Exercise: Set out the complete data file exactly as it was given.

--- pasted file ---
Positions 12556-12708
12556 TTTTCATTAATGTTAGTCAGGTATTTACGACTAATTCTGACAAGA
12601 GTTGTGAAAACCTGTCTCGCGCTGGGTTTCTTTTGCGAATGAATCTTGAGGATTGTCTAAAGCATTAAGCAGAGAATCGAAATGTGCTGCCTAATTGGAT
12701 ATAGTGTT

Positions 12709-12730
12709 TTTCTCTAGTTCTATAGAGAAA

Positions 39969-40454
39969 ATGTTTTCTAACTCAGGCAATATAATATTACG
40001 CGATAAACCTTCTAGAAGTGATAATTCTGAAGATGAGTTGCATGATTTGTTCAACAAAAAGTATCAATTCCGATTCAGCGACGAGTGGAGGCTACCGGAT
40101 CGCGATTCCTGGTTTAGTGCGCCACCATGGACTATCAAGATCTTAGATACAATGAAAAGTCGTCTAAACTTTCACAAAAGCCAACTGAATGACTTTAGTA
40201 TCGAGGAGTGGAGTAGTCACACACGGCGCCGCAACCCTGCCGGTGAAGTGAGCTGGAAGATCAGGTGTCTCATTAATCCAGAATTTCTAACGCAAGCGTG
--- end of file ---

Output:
Positions 12556-12708
12556 TTTTCATTAATGTTAGTCAGGTATTTACGACTAATTCTGACAAGA
12601 GTTGTGAAAACCTGTCTCGCGCTGGGTTTCTTTTGCGAATGAATCTTGAGGATTGTCTAAAGCATTAAGCAGAGAATCGAAATGTGCTGCCTAATTGGAT
12701 ATAGTGTT

Positions 12709-12730
12709 TTTCTCTAGTTCTATAGAGAAA

Positions 39969-40454
39969 ATGTTTTCTAACTCAGGCAATATAATATTACG
40001 CGATAAACCTTCTAGAAGTGATAATTCTGAAGATGAGTTGCATGATTTGTTCAACAAAAAGTATCAATTCCGATTCAGCGACGAGTGGAGGCTACCGGAT
40101 CGCGATTCCTGGTTTAGTGCGCCACCATGGACTATCAAGATCTTAGATACAATGAAAAGTCGTCTAAACTTTCACAAAAGCCAACTGAATGACTTTAGTA
40201 TCGAGGAGTGGAGTAGTCACACACGGCGCCGCAACCCTGCCGGTGAAGTGAGCTGGAAGATCAGGTGTCTCATTAATCCAGAATTTCTAACGCAAGCGTG